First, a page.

The high point of this installment in the Wolves Chronicles is the quirky relationship between Dido and her father, which is portrayed in a rich series of vignettes between them, cunningly spotted along the course of the tale to provide breaks in the otherwise headlong action. Aiken also shows her usual Dickensian gift in her portrayal of London street life and her creation of villains you love to hate--though Mr. Twite has his sympathetic moments. As the book closes, he has met the fate the apple-seller warned him of, Sophie and her gallant have come to an understanding, and Simon shyly suggests that perhaps Dido will "think about being Duchess of Battersea one day." A satisfying conclusion to Dido's extended globe-trotting.
1 of 1 people found the following review helpful
A Classic Aug. 24 2013
By Douglas J. Bassett - Published on Amazon.com
Format: Paperback Verified Purchase
I've read only a bit of Joan Aiken's work, but I think she was a genius. Her series of children's books beginning with THE WOLVES OF WILLOUGHBY CHASE - at least the ones I've read - range from "pretty good" to "absolute classic".

This is the best of what I've read in the series, although I haven't read them all. Early books relied a bit overmuch, I think, on parodying classic literature (although they're all quite decent, don't get me wrong, and a couple, THE CUCKOO TREE and THE STOLEN LAKE, are excellent) but DIDO seems to be pretty much its own thing. For those who know the series, this feels like the culmination of the Dido Thwaite story, as she returns to England, stops yet another plot on the King's life, and brings her difficult relationship with her father to a kind of conclusion. (Indeed, I wonder if this was not a personal story for Aiken, as despite all the fantastic goings-on the central concern of the book does seem to be Dido's relationship with her father. Aiken explores the notion of how a great artist can be a terrible human being - Aiken's own father was a fairly famous poet, I have no idea if he was a terrible human being but the similarity in situation seems pretty stark.)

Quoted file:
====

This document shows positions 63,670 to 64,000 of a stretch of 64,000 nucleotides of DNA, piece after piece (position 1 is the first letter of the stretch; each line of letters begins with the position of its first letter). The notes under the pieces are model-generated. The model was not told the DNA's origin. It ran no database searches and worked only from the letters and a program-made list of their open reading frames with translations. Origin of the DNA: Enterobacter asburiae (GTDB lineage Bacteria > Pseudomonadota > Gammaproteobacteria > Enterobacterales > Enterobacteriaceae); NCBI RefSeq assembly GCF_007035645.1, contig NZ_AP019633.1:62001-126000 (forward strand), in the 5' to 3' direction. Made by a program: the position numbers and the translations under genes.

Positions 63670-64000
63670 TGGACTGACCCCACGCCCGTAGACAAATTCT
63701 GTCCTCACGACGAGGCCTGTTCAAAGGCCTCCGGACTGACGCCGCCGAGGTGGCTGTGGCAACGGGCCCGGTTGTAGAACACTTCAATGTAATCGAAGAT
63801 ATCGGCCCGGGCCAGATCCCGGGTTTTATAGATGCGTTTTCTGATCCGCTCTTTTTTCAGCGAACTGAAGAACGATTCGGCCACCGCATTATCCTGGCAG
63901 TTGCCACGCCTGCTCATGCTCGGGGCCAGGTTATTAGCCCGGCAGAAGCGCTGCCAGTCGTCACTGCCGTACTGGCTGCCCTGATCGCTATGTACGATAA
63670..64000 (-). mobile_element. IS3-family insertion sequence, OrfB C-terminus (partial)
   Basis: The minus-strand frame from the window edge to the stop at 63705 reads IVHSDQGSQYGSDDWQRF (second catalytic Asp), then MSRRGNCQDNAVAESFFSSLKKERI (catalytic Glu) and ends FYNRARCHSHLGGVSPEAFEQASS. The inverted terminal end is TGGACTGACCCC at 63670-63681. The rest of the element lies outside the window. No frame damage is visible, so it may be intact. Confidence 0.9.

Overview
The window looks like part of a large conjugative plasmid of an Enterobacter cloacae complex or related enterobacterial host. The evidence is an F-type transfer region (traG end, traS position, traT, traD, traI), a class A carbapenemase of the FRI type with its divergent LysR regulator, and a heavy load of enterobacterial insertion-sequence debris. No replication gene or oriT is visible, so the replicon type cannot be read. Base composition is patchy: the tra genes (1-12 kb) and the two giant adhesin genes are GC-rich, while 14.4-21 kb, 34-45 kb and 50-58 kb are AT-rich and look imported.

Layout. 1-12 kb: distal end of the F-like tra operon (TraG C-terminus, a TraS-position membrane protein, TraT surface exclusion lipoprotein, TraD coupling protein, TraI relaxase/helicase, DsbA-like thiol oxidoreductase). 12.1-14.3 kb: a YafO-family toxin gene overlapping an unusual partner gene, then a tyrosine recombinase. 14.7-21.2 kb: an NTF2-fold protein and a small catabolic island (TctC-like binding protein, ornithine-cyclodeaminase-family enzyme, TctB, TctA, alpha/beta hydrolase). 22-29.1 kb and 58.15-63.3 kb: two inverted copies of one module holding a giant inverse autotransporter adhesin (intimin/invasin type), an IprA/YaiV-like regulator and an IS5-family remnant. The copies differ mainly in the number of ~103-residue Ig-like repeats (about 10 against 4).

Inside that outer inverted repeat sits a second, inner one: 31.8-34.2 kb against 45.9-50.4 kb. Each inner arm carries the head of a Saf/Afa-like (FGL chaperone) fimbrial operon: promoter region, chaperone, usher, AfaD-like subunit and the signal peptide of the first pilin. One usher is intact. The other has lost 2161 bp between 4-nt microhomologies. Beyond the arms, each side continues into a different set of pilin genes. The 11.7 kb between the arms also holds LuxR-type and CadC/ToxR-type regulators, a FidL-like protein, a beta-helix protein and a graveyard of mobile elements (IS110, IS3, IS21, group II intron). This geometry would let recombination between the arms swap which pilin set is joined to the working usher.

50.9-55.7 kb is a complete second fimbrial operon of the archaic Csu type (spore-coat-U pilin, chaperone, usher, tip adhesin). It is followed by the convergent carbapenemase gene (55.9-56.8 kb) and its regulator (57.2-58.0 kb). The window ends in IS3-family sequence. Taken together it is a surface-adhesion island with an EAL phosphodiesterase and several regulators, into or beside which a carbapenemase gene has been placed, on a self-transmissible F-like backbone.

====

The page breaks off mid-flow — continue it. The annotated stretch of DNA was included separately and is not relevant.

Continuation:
All that makes it sound more dreary than it really is. Actually DIDO AND PA is a wonderfully lively book, complete with plots and counterplots, conspiracies both evil and good, a genuinely charming love affair (actually sort of a couple), some action, and some genuinely weird moments here and there - even a touch of the supernatural that grows as the story reaches its conclusion. Aiken, as I said, was a genius, she had a gift for a very quiet absurdist kind of humor and almost complete tonal control that was really masterful - this is one of the few books I know of where transitions from humor to horror to pathos are completely plausible.

These are marvelous books, highly recommended.